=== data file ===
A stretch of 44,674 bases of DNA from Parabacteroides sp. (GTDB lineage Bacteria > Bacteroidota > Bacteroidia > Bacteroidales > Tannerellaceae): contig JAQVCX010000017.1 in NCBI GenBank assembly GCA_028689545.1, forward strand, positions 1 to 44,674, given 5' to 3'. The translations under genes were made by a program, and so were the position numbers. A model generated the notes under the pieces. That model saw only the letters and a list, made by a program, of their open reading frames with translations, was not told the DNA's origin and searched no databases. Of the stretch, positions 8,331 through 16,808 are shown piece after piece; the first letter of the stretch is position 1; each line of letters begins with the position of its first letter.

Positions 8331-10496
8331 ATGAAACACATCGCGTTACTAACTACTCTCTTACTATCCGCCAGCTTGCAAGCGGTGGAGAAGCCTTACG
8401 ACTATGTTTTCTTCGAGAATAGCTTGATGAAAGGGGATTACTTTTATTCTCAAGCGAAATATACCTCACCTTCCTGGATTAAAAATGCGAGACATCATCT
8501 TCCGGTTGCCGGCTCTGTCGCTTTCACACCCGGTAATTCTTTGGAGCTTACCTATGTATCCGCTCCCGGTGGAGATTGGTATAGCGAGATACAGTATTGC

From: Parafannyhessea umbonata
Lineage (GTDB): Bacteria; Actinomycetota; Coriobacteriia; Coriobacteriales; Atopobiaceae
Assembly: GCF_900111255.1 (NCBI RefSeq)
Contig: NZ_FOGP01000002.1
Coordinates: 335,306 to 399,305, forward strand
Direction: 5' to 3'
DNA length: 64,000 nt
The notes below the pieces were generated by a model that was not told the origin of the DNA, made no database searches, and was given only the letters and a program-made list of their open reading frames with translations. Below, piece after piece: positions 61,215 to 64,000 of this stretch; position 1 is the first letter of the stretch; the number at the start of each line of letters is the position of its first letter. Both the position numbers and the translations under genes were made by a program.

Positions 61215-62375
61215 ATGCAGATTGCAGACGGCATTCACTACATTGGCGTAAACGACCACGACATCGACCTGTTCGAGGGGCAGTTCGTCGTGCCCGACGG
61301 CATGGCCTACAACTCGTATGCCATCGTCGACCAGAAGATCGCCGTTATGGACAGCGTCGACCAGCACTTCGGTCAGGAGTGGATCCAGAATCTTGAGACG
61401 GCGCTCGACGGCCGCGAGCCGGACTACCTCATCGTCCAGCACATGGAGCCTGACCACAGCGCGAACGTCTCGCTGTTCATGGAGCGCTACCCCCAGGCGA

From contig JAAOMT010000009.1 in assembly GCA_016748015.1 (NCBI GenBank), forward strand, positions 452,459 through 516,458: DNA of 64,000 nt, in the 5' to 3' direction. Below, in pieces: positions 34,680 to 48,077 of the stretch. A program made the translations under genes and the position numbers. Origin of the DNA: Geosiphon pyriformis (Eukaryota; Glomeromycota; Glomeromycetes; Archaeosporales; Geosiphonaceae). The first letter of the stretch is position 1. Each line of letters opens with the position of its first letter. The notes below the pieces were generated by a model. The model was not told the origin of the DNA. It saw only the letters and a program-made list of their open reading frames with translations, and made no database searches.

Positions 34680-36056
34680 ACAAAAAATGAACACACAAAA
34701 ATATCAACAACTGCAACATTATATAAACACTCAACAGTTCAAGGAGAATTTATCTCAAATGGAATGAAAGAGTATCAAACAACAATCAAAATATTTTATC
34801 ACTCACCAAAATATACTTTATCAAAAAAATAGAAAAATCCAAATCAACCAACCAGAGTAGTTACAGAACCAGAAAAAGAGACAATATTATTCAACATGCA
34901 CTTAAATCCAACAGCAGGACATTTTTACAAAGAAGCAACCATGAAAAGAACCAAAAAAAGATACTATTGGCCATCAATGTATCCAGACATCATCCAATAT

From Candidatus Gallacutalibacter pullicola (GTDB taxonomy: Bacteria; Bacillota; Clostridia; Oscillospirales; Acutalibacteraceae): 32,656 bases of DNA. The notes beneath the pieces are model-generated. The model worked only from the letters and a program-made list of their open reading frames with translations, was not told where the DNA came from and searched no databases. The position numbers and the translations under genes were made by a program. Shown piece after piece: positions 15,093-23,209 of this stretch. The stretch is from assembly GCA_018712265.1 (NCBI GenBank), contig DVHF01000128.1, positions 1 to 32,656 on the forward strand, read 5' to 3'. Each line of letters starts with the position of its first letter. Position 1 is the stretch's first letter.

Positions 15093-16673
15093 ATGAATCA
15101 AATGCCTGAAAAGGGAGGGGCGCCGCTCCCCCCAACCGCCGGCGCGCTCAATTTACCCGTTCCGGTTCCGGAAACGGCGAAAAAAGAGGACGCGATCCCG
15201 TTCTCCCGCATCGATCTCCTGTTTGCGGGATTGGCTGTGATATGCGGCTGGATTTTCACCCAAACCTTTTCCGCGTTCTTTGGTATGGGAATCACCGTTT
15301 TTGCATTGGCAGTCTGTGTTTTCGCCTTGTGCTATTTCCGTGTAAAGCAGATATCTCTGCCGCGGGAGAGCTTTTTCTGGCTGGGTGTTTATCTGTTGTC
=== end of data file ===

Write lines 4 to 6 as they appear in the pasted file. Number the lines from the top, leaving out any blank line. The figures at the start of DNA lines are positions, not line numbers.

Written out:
8401 ACTATGTTTTCTTCGAGAATAGCTTGATGAAAGGGGATTACTTTTATTCTCAAGCGAAATATACCTCACCTTCCTGGATTAAAAATGCGAGACATCATCT
8501 TCCGGTTGCCGGCTCTGTCGCTTTCACACCCGGTAATTCTTTGGAGCTTACCTATGTATCCGCTCCCGGTGGAGATTGGTATAGCGAGATACAGTATTGC

From: Parafannyhessea umbonata